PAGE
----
What different levels of care will you offer?
RA: When people think of senior housing, they often think of nursing homes. But this model is predominantly independent living, with a small percentage of assisted living.
Define independent living versus assisted living.
RA: First, you have to be able to live completely independently. You get housekeeping, maintenance, and dining options, but you’re not getting any medical assistance—though we do offer health care in our clinic and assisted living platform. You’re buying into a social package with entertainment, wellness, and dining. With assisted living, we’re managing medications, appointments, and transportation also.
There are a lot of ways to structure the business side of senior housing. Can you tell me about yours?
RA: It’s called a Continuing Care Retirement Community (CCRC). A hundred years ago, a Quaker community west of Philadelphia created a nonprofit model based on the idea that members buy into the organization, and it takes care of them for the rest of their lives. That’s how the idea developed. Seafields is a nonprofit organization. We don’t own it. There are no shareholders, because it’s run for the benefit of the residents. The property is controlled by an independent board of directors chaired by Todd Lillibridge, a seasoned real estate professional who lives at Seabrook. The rest of the board reside on Kiawah and Brays Islands, so they understand the local market and bring years of experience in real estate and corporate governance. Since Seafields is a 501(c)(3), we can finance the development with tax-free bonds. We expect this to be the best senior housing project on the East Coast.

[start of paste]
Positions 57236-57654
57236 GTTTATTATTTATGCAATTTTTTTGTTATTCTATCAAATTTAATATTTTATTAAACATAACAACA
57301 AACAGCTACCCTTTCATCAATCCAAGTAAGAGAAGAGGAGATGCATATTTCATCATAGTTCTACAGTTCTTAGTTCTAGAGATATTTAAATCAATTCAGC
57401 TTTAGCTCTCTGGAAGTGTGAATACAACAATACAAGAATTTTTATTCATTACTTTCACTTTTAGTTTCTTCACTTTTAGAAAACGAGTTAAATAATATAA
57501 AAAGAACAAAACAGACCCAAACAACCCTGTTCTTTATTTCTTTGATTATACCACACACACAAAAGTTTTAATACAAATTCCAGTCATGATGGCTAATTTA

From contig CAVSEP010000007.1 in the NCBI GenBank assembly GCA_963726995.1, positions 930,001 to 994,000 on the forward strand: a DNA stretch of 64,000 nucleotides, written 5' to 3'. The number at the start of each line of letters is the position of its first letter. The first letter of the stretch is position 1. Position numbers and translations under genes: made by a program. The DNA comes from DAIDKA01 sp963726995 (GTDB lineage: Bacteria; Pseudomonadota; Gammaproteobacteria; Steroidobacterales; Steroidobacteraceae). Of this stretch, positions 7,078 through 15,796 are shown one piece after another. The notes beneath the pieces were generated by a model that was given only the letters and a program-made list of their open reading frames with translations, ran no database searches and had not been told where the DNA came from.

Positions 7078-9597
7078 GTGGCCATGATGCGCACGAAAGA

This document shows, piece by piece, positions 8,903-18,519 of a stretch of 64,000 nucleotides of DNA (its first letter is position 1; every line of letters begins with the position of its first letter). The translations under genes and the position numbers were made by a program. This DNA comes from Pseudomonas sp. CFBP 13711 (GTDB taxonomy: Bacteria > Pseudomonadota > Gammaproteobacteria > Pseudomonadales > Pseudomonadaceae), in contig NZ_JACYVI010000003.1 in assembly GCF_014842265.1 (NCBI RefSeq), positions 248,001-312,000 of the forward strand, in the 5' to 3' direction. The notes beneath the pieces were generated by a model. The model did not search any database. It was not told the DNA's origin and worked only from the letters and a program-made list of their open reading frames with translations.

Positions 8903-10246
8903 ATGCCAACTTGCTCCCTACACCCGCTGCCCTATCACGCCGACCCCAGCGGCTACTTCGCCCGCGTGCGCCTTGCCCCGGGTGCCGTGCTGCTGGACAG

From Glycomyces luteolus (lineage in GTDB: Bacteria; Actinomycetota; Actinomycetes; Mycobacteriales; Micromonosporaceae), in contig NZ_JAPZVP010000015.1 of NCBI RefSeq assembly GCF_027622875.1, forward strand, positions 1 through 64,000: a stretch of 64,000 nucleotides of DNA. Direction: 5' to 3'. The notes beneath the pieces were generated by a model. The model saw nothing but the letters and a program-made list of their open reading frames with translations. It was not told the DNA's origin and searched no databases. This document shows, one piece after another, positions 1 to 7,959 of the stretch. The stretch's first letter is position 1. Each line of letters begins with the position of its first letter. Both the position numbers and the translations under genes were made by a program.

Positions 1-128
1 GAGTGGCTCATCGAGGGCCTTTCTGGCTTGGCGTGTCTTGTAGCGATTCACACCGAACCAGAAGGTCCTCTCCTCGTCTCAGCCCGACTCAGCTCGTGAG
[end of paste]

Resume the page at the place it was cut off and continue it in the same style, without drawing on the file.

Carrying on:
What do you think is the catalyst for starting to plan a move to senior housing?
RA: Usually some kind of life event gets them thinking. They’re focused on what the next ten years of their lives will look like and what they’ll need. Sometimes people bring skilled care into their home. But the thing missing is socialization. In that scenario, they don’t interact with anyone else, which is unhealthy. People who are planners want to be in control of their own decisions. They don’t want to burden their children. And everyone wants to stay here in the Lowcountry.
And now you have MUSC Health across the street.
RA: Yes. The medical facility will be right across the street. Additionally, we made a deal with MUSC to build a clinic inside Seafields—which is amazing in our industry. The clinic will also offer primary care services, telemedicine, and dentistry. The two projects are very complementary.
How did this all come about?
RA: Chris Randolph [South Street Partners] advocated for senior housing [on the Island]. We were introduced through my childhood friend who has a home at Kiawah. Chris toured our existing projects and saw we would be a good fit. He has the long-term vision and sees how Seafields adds value to the Kiawah community. And he really does roll with the punches. We worked together for four years to pull this off!